When Roman Emperor Hadrian died on 10 July 138, he left, as did his predecessors, an adopted son as his successor, Antoninus Pius.

By Jean Marie Carey

When Roman Emperor Hadrian died on 10 July 138, he left, as did his predecessors, an adopted son as his successor, Antoninus Pius. On 24 January 138 Hadrian had announced that he intended to adopt the 51 year old antoninus as his son and heir, and on 25 February 138 the adoption took place.

This condition was attached to his adoption, that as Hadrian took Antoninus as his son, so he in turn should take Marcus Antoninus, later to become Marcus Aurelius, his wife’s nephew, and Lucius Verus. 

This dual ceremony allowed Marcus to be groomed as Antoninus’s successor. Later, Marcus’s claim to the throne became even more secure when he married Antoninus’s daughter and only surviving child, Faustina the Younger. While Hadrian had wanted the much younger Marcus Aurelius to succeed him immediately, the dying emperor realized Marcus was far too young and chose instead the highly valued and elderly Antoninus who was thought to be “safe” until the young Marcus matured.

Not only did antoninus live a lot longer than anyone expected, but he also proved to be a capable emperor. Antoninus Pius completed many of Hadrian’s construction projects and built monuments which included the Temple of the Deified Hadrian and, in memory of his wife, the Temple of the Deified Faustina, leaving Hadrian’s many memorials to his deceased beloved Antinous intact. He also repaired many public buildings, including the decaying Colosseum. When Antonius died in 161 of a fever, supposedly after a meal of Alpine cheese. His reign would be remembered as one of relative peace. He was laid to rest in Hadrian’s Mausoleum next to his wife and sons. The reins of power were handed over to his adopted sons Marcus Aurelius and Lucius Verus.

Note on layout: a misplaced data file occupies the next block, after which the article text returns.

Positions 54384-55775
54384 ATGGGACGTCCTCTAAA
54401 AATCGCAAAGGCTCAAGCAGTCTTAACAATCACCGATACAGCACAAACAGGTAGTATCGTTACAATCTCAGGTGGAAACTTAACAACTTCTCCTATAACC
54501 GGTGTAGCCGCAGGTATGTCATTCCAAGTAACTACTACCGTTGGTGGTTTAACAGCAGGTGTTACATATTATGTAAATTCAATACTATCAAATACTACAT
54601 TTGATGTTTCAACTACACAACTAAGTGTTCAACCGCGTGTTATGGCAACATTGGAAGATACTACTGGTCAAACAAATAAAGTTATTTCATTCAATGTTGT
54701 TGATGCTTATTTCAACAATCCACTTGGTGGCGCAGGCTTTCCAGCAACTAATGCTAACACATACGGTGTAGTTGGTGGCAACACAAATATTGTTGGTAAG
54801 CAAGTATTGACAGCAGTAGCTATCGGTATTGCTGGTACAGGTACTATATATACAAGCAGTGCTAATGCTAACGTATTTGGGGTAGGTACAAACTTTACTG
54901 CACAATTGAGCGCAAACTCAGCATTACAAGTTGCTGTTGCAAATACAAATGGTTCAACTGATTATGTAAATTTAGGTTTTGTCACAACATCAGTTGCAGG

Reference: Donald L. Wasson. Antoninus Pius” in The Ancient History Encyclopedia. 5 June 2013.


Carlo Marchionni, Interior, Villa Torlonia, Rome, Hall of Antinous, fireplace with Hadrianic relief of Antinous, 1755-1762. John A. Pinto Collection, Princeton University, Department of Art and Archaeology.

Roman Coin of Antoninus Pius, Emperor of Rome, 138-161. University of California, San Diego

Antico (Pier Jacopo Alari Bonacolsi), Emperor Antoninus Pius, 1519-22. The Metropolitan Museum of Art, Nr. 65.202.

Baths of Antoninus, Built between 146 and 162 in the reign of Emperor Antoninus Pius. Carthage , Tunisia. Shmuel Magal, Sites and Photos.

Portrait of Hadrian, ca. 130, marble from Thaaoa. Museum of Art, Rhode Island School of Design, Providence.


Further Reading: Michael Grant. The Antonines: The Roman Empire in Transition. Reissue. London: Routledge, 2016. 

Thorsten Opper. Hadrian: Empire and Conflict. London: The British Museum, 2008. 

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